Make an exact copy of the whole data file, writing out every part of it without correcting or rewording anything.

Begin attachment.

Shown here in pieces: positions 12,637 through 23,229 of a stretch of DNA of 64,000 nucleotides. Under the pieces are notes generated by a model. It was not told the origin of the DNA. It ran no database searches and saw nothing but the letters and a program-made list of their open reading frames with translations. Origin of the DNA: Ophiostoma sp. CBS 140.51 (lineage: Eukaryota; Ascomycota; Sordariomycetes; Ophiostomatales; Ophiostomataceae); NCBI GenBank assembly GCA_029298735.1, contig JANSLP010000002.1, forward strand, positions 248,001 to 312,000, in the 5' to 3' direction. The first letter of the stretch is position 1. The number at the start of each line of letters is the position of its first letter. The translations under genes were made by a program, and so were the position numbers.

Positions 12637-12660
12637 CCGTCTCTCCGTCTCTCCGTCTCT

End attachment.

Shown here in pieces: positions 12,637 through 23,229 of a stretch of DNA of 64,000 nucleotides. Under the pieces are notes generated by a model. It was not told the origin of the DNA. It ran no database searches and saw nothing but the letters and a program-made list of their open reading frames with translations. Origin of the DNA: Ophiostoma sp. CBS 140.51 (lineage: Eukaryota; Ascomycota; Sordariomycetes; Ophiostomatales; Ophiostomataceae); NCBI GenBank assembly GCA_029298735.1, contig JANSLP010000002.1, forward strand, positions 248,001 to 312,000, in the 5' to 3' direction. The first letter of the stretch is position 1. The number at the start of each line of letters is the position of its first letter. The translations under genes were made by a program, and so were the position numbers.

Positions 12637-12660
12637 CCGTCTCTCCGTCTCTCCGTCTCT